Mutiny in Paraguay’s largest prison

Mutiny in Paraguay’s largest prison

A group of prisoners belonging to a criminal gang took a number of police officers hostage, and they were all released after fifteen hours.

Between Tuesday and Wednesday there was a big event insurgency In Tacumbo prison in Asuncion, the capital of Paraguay. A group of prisoners belonging to the Klan Rotella criminal gang clashed with police and took 22 prison officers hostage, the largest in the country, before releasing them 15 hours later. The situation was resolved thanks to an agreement with the government: “We have restored order,” Paraguayan President Santiago Peña said at a press conference.

The riots began on Tuesday evening. Some inmates had set fire to several mattresses at the prison entrance to prevent the police from arriving, while others climbed onto the roof, where they began throwing stones at the riot police deployed around the building. Meanwhile, prison director Luis Esquivel told local radio that he was being held hostage along with 21 police officers (the country’s authorities confirmed the number after their release). Two officers were injured in clashes between police and prisoners.

Esquivel said the inmates made three demands: a guarantee that the police would not storm the prison, that there would be no repercussions from the riots, and that new inmates would be accepted into the prison. The prison holds nearly 3,000 people and is already severely overcrowded, according to local media Rotella clan He hopes that sending new prisoners affiliated with the organization will increase its influence.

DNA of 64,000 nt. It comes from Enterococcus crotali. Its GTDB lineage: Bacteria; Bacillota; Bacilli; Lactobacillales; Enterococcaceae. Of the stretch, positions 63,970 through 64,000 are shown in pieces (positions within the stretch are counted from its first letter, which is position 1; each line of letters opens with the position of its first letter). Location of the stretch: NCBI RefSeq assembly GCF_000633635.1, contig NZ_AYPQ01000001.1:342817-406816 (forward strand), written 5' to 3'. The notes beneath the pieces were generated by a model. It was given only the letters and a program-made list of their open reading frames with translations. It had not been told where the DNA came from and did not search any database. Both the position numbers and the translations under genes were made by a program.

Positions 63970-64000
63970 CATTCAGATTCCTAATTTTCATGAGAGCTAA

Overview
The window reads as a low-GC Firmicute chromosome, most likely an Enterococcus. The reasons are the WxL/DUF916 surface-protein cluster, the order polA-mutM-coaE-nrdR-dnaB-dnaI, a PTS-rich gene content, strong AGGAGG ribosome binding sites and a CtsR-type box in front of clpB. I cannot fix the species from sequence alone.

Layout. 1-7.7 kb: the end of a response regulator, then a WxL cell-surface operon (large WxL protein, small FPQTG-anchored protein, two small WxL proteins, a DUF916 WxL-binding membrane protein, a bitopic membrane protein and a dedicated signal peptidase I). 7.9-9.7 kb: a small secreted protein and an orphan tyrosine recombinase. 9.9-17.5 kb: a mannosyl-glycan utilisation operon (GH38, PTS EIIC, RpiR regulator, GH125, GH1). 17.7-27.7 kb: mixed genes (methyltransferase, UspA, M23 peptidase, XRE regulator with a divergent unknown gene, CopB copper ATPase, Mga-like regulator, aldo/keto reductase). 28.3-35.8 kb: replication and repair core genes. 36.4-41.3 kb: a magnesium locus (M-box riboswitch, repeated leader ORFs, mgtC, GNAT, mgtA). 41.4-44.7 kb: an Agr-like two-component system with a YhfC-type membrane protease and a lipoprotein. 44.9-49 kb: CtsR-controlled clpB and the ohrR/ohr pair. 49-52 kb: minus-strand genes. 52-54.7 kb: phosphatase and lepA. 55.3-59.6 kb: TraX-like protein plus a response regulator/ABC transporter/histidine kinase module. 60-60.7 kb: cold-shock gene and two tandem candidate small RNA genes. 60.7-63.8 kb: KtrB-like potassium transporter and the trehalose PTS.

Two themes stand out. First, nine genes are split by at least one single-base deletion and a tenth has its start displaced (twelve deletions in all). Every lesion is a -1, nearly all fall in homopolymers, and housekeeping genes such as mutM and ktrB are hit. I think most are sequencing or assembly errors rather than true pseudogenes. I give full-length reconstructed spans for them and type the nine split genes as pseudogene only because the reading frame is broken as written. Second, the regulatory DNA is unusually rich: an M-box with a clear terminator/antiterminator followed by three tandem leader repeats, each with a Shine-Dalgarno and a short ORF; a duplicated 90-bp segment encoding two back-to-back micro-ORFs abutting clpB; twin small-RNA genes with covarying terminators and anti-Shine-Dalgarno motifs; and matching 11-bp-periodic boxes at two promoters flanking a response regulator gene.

The gang takes its name from the brothers Oscar and Armando Javier Rotella, who founded it: it controls much of Paraguay’s drug trade, and in fact controlled the prison even before the uprising. Last October 2, Justice Minister Angel Barcini announced his desire to return the prison to police control: which some consider to be one of the possible reasons behind the clashes.

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At present, it is not clear what type of agreement under which the rebellion was resolved. Between us I confess Tacumbu Prison is overcrowded and it has been determined that there are only 1,100 prisoners who have received sentences, while there are about 1,600 awaiting trial. He described the situation as “complex” and said that it was necessary to “find equally complex solutions.” In any case, the President made clear that “the insufficient number of prison officers cannot be used as an excuse to respond to the requests of persons deprived of their liberty.”

Paraguay is not the only country in Latin America with problems in its prison system. In Ecuadorian prisons, violent clashes often occur between rival gangs or between prisoners and law enforcement forces. In Venezuela, 11,000 police and soldiers were deployed to regain control of a prison that had been controlled by prisoners for years, and they built a swimming pool, a zoo and a nightclub inside it.

– Read also: The Venezuelan prison has been run by a criminal group for years

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